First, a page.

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Global Mangrove Mapping with Landsat

Global Mangrove Mapping with Landsat

clearcut mangrove in Tanzania
Example of mangrove forest clear cutting in a region of the Rufiji Delta in Tanzania. This area was recently slashed and burned to provide new farming areas to grow rice. Photo credit: Lagomasino
This morning at #AGU17, Dr. Lagomasino is giving a talk on his use of remote sensing capabilities to measure changes in land extent, forest height, and amount of carbon in mangrove environments around the globe. This is what he told us about his study:
Presentation Title
Modeling the recovery and degradation of mangroves at the global scale
What are the major findings of this research?
The area of mangrove wetlands around the world has been declining over recent decades. Much of the decline in mangrove area is a direct result of the expansion of urban areas and agriculture into these wetlands. The rate of decline, globally, hovers around 1-2% loss per year. However, many of these estimates in mangrove loss have not considered the natural regrowth or pioneering of mangroves that occur in many of these coastal regions. Our findings show that these areas of mangrove expansion into mudflats can help to offset the mangrove areas lost to human development or natural losses (erosion). Some countries, like Peru and Mozambique, are actually seeing a net gain of mangrove area as a result of these newly vegetated mudflats.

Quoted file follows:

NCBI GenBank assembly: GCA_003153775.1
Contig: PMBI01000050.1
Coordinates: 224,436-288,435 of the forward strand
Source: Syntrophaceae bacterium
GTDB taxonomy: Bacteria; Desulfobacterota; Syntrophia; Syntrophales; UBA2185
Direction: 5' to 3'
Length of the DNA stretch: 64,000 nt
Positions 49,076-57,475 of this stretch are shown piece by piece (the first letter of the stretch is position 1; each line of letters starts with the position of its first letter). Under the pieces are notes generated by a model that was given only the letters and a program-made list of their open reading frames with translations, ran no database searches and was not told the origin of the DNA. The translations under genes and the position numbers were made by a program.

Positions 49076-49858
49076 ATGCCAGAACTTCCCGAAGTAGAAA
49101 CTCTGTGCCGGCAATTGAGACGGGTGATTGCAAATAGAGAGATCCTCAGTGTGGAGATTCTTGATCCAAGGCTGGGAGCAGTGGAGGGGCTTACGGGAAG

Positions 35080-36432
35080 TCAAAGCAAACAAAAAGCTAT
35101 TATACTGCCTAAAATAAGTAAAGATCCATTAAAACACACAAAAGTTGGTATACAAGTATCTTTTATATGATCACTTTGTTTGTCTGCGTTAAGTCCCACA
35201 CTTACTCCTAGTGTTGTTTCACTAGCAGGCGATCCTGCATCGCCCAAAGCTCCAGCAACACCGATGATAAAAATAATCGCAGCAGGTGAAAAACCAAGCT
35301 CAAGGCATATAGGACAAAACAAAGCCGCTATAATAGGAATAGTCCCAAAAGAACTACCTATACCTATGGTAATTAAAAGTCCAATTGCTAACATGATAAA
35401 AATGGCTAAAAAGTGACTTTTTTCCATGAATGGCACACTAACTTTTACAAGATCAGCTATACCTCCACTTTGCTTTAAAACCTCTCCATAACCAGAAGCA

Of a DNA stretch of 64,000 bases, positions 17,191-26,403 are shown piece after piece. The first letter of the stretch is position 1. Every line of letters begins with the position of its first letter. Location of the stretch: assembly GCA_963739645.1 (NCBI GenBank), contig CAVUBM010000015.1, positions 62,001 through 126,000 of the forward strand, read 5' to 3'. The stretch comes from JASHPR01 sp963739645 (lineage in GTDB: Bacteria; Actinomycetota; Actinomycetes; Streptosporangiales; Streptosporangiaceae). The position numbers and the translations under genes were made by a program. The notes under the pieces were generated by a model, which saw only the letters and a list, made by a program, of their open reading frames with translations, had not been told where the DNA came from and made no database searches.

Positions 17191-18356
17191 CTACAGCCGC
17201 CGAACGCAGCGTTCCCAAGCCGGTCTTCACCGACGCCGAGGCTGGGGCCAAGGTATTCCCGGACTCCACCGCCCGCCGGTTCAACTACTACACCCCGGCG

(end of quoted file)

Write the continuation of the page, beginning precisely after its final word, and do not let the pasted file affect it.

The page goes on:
What are the implications of your findings?
Natural mangrove expansion is an often overlooked mechanism that can compensate for a significant portion of mangrove loss. By incorporating both the losses and gains we can do a much better job at measuring changes to regional and global carbon budgets. In addition, the spatially-explicit information that we are gathering on the “hotspots” of mangrove change is important for properly managing and restoring these ecosystems so that resources can be allocated more effectively.
What role did Landsat play in your investigation?
Tropical coastal regions can be extremely cloudy. Through strategic filtering and masking of Landsat’s image archive we are starting to use every “good pixel” regardless of the cloud cover in the image to look at changes to the landscape. This process has allowed us to measure both the gain and loss of mangroves with high accuracy in many areas around the world. In addition, the 30 meter spatial resolution is perfect for measuring these changes to mangrove forests because these environments are usually found in relatively thin bands (1 to 100km) along tropical and subtropical coasts.
Tanzania mangrove gain and loss maps
(Left) Areas of mangrove gain in Tanzania, showing the relative density of change. The larger circles indicate a higher density of areas with mangrove gains while the smaller circle represent a lower density of areas of mangrove gain. (Right) Areas of mangrove loss, showing the relative density of change. Image credit: Lagomasino et al.

Mangrove change in Peru
Map of the the mangrove extent in Tumbes District of Peru in 2016. Places of mangrove gains (green) and losses (red) between 2000 to 2016 are also shown. Image credit: Lagomasino

David Lagomasino
University of Maryland College Park
Temilola Fatoyinbo
Seung-Kuk Lee
NASA Goddard Space Flight Center
Emanuelle A Feliciano
NASA Goddard Space Flight Center
Carl Trettin
US Forest Service Cordesville
Funding provided by NASA Carbon Monitoring Systems, NASA New Investigator Program, and NASA/USDA Carbon Cycle Science
Anyone can freely download Landsat data from the USGS EarthExplorer or LandsatLook.
Further Reading:
+ Landsat at #AGU17

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